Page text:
Comedians Take on the Clowns

By Parry, Steve | New Internationalist, September 2013 | Go to article overview

Comedians Take on the Clowns


Parry, Steve, New Internationalist


Stand-up comic Eddie Izzard has revealed he plans to run for London Mayor next time around. It's an interesting idea. Comedians have been laughing at politicians since time immemorial. But for all their bravado, few have displayed the requisite gonads to actually take on the politicians.

Why would they? There are enough clowns populating the parliaments of this world without even more jesters poking their tickle sticks in, surely? Perhaps not.

Part of me thinks there should just be a straight swap - comics becoming politicians and vice versa. Far better the war criminals and fraudsters shouting in sparsely filled pub rooms than passing resolutions at the UN. The standard of banter on TV current affairs shows would go up a notch, too.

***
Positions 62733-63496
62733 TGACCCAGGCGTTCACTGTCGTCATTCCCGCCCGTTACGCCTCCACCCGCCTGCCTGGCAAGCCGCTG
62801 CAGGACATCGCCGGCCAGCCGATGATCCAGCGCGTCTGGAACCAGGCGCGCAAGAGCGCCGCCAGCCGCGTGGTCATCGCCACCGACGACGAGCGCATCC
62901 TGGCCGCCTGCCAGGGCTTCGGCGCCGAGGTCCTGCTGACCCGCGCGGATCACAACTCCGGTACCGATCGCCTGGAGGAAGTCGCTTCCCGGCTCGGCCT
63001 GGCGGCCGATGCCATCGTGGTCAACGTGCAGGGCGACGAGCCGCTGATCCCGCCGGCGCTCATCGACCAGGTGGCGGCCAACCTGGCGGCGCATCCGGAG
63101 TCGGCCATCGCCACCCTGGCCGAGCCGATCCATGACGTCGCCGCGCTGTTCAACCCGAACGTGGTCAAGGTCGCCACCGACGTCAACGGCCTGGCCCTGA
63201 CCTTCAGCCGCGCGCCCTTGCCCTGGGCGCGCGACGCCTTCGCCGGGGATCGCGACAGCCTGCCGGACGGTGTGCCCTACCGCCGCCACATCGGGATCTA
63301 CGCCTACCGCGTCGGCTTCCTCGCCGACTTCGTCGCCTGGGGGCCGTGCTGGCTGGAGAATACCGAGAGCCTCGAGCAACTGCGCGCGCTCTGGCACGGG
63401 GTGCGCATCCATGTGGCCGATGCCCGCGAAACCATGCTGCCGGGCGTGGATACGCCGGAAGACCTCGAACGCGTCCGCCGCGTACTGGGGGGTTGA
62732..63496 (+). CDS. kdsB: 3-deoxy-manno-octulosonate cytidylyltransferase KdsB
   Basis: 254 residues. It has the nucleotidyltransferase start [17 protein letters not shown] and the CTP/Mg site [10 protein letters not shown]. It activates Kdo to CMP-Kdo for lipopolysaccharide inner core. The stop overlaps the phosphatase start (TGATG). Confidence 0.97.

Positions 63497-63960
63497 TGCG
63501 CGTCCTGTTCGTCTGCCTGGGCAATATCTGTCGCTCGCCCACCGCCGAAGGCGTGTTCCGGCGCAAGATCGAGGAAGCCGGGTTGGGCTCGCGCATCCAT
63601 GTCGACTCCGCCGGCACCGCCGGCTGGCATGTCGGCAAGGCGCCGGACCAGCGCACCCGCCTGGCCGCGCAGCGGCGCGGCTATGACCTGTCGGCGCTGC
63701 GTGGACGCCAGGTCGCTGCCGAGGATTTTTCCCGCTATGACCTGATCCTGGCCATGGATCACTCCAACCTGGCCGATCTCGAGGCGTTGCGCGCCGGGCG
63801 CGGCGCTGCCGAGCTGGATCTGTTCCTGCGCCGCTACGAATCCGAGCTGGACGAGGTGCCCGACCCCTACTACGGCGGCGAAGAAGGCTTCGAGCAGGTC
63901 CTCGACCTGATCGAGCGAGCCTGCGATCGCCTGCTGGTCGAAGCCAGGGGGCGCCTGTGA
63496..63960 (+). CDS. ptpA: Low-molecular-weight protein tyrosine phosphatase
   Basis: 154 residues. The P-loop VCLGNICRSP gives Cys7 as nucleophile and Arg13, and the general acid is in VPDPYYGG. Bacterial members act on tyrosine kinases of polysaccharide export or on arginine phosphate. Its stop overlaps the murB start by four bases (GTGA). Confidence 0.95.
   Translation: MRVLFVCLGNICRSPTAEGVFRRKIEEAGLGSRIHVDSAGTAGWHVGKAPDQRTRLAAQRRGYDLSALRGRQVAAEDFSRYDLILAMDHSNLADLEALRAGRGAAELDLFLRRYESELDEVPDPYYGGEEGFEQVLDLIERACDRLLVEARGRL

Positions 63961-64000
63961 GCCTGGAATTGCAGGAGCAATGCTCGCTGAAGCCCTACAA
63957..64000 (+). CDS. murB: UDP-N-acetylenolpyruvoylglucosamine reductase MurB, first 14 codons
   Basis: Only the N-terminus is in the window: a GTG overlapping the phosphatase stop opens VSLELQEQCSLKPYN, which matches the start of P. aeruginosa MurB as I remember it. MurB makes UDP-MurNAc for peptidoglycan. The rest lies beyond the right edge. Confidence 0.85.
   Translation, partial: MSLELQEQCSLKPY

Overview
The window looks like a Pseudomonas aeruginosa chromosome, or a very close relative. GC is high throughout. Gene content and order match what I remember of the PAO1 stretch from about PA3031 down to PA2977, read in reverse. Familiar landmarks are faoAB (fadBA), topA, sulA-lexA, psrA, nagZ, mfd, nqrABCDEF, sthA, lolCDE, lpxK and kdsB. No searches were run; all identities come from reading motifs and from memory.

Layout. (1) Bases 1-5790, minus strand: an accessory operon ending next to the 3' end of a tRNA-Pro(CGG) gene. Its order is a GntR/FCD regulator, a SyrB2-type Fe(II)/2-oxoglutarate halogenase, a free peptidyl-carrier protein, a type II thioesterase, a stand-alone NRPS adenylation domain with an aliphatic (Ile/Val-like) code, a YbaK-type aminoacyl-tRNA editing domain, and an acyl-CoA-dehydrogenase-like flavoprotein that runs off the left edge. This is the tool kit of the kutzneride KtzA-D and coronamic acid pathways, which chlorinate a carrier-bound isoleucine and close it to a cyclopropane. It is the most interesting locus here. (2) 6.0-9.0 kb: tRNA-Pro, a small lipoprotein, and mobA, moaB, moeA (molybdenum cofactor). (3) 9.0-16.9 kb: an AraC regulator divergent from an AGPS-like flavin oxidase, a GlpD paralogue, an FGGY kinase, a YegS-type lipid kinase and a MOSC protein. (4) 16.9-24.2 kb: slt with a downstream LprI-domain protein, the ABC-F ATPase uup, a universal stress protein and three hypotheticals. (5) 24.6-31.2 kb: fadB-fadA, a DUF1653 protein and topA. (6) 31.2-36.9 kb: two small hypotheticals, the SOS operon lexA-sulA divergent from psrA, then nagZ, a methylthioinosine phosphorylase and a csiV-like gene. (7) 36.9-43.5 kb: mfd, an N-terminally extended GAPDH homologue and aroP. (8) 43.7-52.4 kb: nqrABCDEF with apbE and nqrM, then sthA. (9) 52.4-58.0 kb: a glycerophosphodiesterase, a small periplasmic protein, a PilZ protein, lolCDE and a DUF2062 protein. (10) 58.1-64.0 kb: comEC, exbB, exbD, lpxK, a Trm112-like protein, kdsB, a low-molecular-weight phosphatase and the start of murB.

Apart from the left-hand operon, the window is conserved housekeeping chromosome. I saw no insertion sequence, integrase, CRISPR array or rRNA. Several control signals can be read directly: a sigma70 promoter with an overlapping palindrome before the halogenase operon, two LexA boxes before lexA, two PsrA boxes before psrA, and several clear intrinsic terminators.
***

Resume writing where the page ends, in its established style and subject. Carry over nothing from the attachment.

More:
The future Mayor Izzard seems like a perfectly decent bloke, although I'm wary of anyone with an electrifying stage presence, a large personal fortune and no policies cropping up on ballot papers. This concern is thanks to the terrifying success of Italian populist comedian Beppe Grillo's Five Star Movement.

Standing for nothing but a vague mistrust of politicians and broad dislike of the status quo, Grillo's organization won over 25 per cent of the vote earlier this year, making them the largest party in the Chamber of Deputies.

For many, this was a positive break with the norm, but a group of random comedy fans who emerge from nowhere and tell you nothing about their beliefs, apart from that they're really pissed off, smacks of despair rather than hope to me, and that is no laughing matter.

Grillo, like most comedians, is much better at pointing out what he's against than what he's for. It's all set up, which conveniently allows his audience to impose their own punchlines to the problems. …

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